Mali: EU and Mali Sign Migrant Return Deal

Conor Gaffey
Displayed with permission from Newsweek
Germany’s Migrant Crisis

Malian and European officials signed a deal on Sunday to expedite the return of migrants to the North African country.

The Dutch Foreign Minister Bert Koenders traveled on behalf of the EU to the Malian capital Bamako for discussions with his counterpart Abdoulaye Diop. The deal includes a total of nine projects—six focused on curbing irregular migration from Mali and three from the wider region—with a total budget of 145.1 million euros ($154 million), according to a statement issued by the Dutch foreign ministry.

Irregular migration to Europe by Africans has climbed in 2016, as the number of migrants using the Central Mediterranean route from Libya to Italy has increased by 13 percent, the EU border agency Frontex said in November. Nigerians and Eritreans constitute the two largest countries of origin for migrants, but more than 10,000 Malian migrants have illegally entered Europe since the start of 2015, according to Frontex.

The deal is the first time the EU has established “such a precise mechanism with an African country with regards to returning failed asylum seekers,” the Dutch foreign ministry said, according to AFP.

Mali is still recovering from a 2012 insurgency that saw al-Qaeda-linked groups and ethnic Tuareg rebels seize control of the north of the country. A French counter-insurgency operation returned the region to Malian government control in 2013, but it remains subject to militant attacks. Mali is also part of the wider Sahel region, a vast arid belt stretching across Africa where some 41 million young people are at risk of being forced into migrating or joining radical groups, the United Nations’ Sahel envoy Hiroute Guebre Sellassie said in November 2015.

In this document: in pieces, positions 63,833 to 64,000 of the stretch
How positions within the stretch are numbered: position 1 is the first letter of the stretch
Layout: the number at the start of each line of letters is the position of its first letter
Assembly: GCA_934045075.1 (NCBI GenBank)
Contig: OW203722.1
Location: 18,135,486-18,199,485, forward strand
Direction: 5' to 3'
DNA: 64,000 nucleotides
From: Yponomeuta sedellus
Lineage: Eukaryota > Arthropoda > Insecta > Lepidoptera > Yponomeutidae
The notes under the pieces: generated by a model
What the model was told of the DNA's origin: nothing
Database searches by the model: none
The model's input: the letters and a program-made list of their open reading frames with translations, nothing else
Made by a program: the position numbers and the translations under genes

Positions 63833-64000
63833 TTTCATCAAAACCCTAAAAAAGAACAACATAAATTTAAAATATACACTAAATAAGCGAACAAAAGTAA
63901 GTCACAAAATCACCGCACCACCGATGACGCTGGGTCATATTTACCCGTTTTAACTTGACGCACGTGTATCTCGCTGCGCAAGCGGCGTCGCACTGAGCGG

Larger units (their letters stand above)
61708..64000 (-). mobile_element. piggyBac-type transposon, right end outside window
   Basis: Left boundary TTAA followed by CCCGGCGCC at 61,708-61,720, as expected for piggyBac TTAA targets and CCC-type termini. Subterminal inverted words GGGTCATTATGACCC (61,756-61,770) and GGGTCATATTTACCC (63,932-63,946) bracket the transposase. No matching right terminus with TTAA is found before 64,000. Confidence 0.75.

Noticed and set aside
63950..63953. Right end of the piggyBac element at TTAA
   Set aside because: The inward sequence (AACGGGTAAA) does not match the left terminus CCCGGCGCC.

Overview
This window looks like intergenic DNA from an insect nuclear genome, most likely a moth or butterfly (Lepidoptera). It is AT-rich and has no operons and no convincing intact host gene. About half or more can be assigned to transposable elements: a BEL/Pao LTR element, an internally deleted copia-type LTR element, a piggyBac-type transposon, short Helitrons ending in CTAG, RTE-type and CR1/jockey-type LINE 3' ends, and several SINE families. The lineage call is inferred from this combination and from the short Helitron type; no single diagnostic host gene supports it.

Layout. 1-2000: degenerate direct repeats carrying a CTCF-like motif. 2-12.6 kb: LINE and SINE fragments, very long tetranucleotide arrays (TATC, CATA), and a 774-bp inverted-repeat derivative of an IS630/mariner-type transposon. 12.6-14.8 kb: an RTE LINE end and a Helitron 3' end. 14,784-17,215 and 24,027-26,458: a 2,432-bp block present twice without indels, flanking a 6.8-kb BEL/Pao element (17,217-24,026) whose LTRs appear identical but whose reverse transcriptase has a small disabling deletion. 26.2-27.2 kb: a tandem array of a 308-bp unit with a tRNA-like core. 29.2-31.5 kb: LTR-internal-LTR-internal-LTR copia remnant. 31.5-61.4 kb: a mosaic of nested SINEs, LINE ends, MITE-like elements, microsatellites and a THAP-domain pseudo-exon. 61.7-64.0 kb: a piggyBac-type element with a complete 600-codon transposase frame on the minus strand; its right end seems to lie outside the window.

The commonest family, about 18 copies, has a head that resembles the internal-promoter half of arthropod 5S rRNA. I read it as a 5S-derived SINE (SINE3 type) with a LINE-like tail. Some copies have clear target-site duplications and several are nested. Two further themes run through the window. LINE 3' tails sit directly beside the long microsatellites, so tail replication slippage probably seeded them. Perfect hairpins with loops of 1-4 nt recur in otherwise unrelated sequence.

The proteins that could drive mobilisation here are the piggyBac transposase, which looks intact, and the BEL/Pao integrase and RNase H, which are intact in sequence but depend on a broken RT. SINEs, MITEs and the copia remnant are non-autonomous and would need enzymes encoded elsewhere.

The deal will see Malian civil servants traveling to Europe to identify migrants who have had their asylum requests rejected. The two parties will also work to create jobs for young Malians, while Malian authorities are planning to issue identity cards and biometric passports to help track attempted migrants.

The agreement comes on the back of the Valletta Summit, a high-level meeting between EU and African leaders which took place in Malta in November 2015. The summit resulted in the establishment of an Emergency Trust Fund for Africa aimed at tackling the root causes of irregular migration, to which the EU pledged 1.8 billion euros ($1.9 billion). The EU-Mali deal will be presented in Brussels on Monday.

The EU has proposed partnerships with four other African countries—Ethiopia, Niger, Nigeria and Senegal—in a bid to cut the flow of migrants arriving in Italy. The bloc aims to have the deals ready by 2017, and has stated it will “apply the necessary leverage” in order to secure them—an apparent threat to cut foreign aid to African countries unless they cooperate in reducing irregular migration.

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